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Serving: MN

2021: A good year to write your farm transition plan

Paula Mohr white farm buildings in harvested cornfield
PLAN WHILE YOU CAN: Who will take over your family farm business? You may have been thinking about this for some time now. This is the year to start and finish a farm transition plan, for your peace of mind as well as the future owners’.
Getting started is the hard part. Set a date to start the conversation about transitioning your farm to the next generation.

The statistic is both reassuring and alarming: Around 70% of the farmland across the U.S. will be changing hands over the next 20 years.

It offers reassurance because that farmland has the potential to remain productive and in agriculture.

“We will see the largest change in U.S. land ownership that we have ever seen,” notes Amber Roberts, a University of Minnesota Extension educator in agricultural business management, based in Moorhead. “In Minnesota, 50% to 70% of the land in the next 20 years will change ownership.”

Amber RobertsFARM TRANSITION: “The unpredictability of 2020 highlighted for many farm families that while we can diligently plan for the future, there are still many unknowns,” says Amber Roberts, University of Minnesota Extension. “That is why it is important for your farm to create a written transition plan.”

However, the farmland statistic is alarming when paired with data about farm transition planning.

Nationally, one-third of small family-run businesses, including farms, have transferred the business successfully to the next generation — from the first generation to the second. However, the success rate falls to 14% when transferring from the second generation to the third, and to less than 3% from the third generation-plus.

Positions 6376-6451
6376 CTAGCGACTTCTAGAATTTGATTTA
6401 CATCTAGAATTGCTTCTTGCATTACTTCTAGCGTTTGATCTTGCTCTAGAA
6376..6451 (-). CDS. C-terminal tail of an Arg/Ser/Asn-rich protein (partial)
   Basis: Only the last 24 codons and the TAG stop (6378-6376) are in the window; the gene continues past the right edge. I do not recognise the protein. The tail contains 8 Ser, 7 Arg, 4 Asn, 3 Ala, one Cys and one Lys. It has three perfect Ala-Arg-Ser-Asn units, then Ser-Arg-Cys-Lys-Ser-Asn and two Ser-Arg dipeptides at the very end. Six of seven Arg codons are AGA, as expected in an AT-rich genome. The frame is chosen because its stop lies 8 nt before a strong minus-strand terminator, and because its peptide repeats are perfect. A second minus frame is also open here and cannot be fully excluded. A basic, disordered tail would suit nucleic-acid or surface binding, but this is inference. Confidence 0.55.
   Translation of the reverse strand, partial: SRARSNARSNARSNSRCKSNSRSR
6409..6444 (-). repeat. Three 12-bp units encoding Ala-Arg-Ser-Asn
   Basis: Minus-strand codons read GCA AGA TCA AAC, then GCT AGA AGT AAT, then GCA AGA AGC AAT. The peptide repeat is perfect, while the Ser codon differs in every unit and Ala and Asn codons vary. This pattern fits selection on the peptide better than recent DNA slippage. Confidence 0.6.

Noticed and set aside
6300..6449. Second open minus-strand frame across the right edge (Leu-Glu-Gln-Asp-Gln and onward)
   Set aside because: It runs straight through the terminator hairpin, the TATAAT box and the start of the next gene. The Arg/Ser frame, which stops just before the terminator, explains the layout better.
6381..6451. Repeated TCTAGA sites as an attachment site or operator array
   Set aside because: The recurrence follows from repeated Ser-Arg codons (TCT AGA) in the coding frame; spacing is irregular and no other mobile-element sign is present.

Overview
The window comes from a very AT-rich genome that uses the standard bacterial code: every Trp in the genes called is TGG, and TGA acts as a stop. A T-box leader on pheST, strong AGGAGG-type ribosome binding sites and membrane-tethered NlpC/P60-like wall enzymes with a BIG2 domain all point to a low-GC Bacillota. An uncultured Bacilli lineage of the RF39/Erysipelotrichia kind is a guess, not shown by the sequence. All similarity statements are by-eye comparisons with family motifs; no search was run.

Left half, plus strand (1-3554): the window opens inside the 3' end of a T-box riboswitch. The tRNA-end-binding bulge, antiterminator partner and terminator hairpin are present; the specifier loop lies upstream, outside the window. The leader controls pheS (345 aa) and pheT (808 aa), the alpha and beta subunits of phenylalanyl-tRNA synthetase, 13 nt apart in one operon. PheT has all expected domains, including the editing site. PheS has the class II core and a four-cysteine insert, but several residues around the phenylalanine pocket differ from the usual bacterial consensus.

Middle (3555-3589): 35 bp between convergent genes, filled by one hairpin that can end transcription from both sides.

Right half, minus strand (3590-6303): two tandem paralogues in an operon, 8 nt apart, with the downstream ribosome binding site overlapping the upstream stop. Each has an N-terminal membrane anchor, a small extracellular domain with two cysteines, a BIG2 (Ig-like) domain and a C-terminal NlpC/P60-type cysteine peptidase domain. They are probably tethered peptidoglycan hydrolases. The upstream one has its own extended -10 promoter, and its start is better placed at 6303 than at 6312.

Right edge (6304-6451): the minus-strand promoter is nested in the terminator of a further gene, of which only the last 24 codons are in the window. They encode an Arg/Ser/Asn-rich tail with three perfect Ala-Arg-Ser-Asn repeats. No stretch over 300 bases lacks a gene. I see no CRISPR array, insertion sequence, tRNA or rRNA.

In Minnesota, an Extension survey of farmers who have participated in farm transition workshops over the past 19 years shows that more than 85% of them have yet to complete their farm transition plans.

“This is consistently a challenge [to complete farm transition plans],” Roberts says. “We see it in other states and in the private sectors. Folks want to get started on their transition plans; they are willing to put in time and effort and seek out resources, but it can be extremely overwhelming to get started.”

Still, it is vital that the current and next generations move the task to the top of their 2021 priority list.

Unsure about where to get started? Roberts recommends watching Extension’s first webinar in a new business transition series, Transition Thursdays Webinars: Where to Begin? Assessing Transition Readiness.

To view upcoming webinars, go to Extension’s Transfer and Estate Planning webpage. You can also register for those and other upcoming meetings on the website.

On Jan. 21, the webinar will focus on farm and land transition without a successor. On Feb. 4, multigenerational farm transition planning will be featured. And on March 12-13, a multigenerational farm transition planning event is tentatively scheduled at Alexandria Tech and Community College.

Extension also will be hosting Who Gets Grandma’s Yellow Pie Plate? on March 4 about transitioning nontitled assets.

“The unpredictability of 2020 highlighted for many farm families that while we can diligently plan for the future, there are still many unknowns,” Roberts says. “That is why it is important for your farm to create a written transition plan. Fewer than 1 in 3 family businesses successfully transitions to the next generation. Developing a written plan will greatly help to increase your farm’s chances of having a successful transition and passing on your family’s legacy.”

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